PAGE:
• Minister Duclos is also instructed to use “the restored mandatory long-form census to ensure that decisions on housing are made using the best and most up-to-date data available.
  • The new Minister of Democratic Institutions, Maryam Monsef, herself once a refugee from Afghanistan, is charged with supporting “the development of a new service strategy that aims to create a single online window for all government services with new performance standards.”

In other news, CARP congratulated Christine Elliott, former Deputy Leader of Ontario’s Progressive Conservative Party and MPP for Oshawa-Whitby on her appointment as the province’s Patient Ombudsman. In her new role, she will oversee hospitals, community care access centres (CCACs) and long-term care homes to ensure that the health care system continues to be patient-centred. Ms. Elliott has long been a champion for consistently high standards of care and a valuable partner in helping to make the voices of older Ontarians heard.  Hopefully this bodes well for Ontario whose Auditor General released a report in early December.  She examined fourteen different publicly funded programs to determine whether or not the provincial government is its serving citizens properly.   She discovered that Ontario’s home care system was failing its clients and she found that many older Ontarians are unable to access home care services in anything approaching a timely manner.  For more information on this report, click here to listen to CARP Director of Policy Michael Nicin as he discussed the findings with Dale Goldhawk on Goldhawk Fights Back.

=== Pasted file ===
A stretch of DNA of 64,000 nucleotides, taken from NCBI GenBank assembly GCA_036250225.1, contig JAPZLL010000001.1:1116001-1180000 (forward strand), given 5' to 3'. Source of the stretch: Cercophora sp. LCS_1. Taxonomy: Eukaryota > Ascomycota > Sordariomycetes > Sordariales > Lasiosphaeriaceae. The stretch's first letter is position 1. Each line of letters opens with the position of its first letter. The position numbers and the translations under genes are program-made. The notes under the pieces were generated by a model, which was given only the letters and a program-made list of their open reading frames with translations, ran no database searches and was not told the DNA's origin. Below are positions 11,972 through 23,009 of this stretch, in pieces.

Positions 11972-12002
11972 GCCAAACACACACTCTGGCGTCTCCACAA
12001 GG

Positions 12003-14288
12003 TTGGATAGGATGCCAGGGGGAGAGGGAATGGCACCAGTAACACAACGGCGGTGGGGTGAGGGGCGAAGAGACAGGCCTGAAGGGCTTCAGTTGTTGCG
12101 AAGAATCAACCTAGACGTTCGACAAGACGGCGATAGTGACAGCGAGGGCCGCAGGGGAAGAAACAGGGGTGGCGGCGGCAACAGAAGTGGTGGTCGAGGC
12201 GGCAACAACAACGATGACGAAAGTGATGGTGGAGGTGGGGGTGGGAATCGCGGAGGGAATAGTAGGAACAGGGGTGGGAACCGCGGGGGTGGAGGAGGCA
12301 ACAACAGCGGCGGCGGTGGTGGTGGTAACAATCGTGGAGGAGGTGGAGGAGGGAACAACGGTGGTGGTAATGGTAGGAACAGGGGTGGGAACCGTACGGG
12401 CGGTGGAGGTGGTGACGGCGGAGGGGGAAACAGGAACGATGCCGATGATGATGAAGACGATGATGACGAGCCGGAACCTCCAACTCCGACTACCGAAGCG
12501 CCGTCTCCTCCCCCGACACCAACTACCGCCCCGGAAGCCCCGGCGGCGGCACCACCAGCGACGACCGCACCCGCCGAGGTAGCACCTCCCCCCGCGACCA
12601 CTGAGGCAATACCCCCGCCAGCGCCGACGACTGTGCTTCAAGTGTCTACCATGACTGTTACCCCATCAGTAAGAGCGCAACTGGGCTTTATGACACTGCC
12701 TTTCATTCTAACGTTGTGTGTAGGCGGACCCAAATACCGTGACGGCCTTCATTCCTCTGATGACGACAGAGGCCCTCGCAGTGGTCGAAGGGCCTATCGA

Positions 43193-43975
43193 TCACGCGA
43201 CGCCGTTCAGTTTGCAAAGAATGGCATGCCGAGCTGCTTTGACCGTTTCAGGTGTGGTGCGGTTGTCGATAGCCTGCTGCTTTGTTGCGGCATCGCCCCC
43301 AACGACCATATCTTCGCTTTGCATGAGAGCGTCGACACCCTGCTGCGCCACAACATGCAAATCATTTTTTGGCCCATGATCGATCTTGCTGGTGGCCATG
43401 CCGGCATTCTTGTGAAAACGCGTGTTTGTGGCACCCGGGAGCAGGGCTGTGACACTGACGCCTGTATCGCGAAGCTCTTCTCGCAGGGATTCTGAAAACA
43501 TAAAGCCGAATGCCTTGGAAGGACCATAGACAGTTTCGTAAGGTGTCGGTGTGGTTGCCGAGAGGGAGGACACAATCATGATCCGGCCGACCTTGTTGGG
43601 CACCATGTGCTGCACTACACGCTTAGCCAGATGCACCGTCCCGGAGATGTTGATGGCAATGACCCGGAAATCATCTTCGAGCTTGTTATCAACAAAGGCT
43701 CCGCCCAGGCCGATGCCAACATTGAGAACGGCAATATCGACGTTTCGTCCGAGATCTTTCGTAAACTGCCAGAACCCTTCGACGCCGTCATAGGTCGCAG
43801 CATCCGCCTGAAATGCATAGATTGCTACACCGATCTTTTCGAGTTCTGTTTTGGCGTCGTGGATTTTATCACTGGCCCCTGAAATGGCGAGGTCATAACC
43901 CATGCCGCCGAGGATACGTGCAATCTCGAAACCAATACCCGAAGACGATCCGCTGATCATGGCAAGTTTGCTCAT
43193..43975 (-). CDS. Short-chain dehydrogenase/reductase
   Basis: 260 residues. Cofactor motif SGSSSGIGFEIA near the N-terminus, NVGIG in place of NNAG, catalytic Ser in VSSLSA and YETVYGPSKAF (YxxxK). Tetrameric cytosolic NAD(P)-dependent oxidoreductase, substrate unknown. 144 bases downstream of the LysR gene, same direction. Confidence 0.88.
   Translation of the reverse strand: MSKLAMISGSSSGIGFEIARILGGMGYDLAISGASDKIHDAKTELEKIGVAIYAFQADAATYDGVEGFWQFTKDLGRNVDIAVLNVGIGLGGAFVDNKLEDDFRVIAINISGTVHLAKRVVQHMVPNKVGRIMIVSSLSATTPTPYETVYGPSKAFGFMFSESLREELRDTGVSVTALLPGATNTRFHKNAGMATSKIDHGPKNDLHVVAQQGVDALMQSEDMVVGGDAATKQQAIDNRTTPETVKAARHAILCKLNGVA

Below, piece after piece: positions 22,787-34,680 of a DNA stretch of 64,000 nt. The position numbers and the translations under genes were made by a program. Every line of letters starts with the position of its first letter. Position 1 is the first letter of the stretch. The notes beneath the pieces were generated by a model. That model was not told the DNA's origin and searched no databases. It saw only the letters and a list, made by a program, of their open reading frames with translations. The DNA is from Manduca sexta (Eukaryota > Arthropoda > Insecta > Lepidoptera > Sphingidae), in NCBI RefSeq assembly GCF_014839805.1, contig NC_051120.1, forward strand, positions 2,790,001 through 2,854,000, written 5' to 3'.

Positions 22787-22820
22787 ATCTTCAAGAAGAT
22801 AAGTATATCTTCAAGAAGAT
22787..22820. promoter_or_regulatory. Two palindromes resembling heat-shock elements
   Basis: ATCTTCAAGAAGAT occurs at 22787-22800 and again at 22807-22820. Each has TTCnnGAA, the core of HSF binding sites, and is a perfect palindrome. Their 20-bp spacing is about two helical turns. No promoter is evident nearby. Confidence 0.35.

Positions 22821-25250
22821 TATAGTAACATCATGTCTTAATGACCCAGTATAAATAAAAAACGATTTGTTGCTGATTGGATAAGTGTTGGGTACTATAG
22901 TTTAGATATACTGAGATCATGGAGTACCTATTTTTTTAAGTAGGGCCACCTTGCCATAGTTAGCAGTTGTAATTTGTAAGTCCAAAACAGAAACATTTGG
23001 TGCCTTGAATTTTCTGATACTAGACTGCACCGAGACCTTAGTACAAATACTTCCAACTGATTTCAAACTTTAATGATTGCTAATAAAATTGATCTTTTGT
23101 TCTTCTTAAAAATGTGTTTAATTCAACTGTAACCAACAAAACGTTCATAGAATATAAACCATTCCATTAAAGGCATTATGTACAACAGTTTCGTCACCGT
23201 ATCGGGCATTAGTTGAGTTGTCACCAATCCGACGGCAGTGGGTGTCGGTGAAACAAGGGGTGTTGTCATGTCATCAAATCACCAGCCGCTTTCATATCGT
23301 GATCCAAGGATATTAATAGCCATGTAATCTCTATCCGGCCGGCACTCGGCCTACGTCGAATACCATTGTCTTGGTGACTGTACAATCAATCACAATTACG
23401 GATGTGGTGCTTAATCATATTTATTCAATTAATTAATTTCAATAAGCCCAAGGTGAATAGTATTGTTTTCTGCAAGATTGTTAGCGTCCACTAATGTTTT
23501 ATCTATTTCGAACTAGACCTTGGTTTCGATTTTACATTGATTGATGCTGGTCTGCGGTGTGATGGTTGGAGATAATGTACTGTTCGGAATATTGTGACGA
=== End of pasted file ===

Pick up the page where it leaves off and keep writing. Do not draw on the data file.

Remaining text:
And finally, CARP continued to work to eradicate a false and damaging allegation that refugees receive better benefits than aging Canadians.  The fact that this story will not die despite the fact that CARP’s research has disproved it time after time is disconcerting but the Toronto Star recently reported on the urban legend and we can only hope their reach and distribution helps to make the truth of the matter more widely understood.   You can find the whole story here.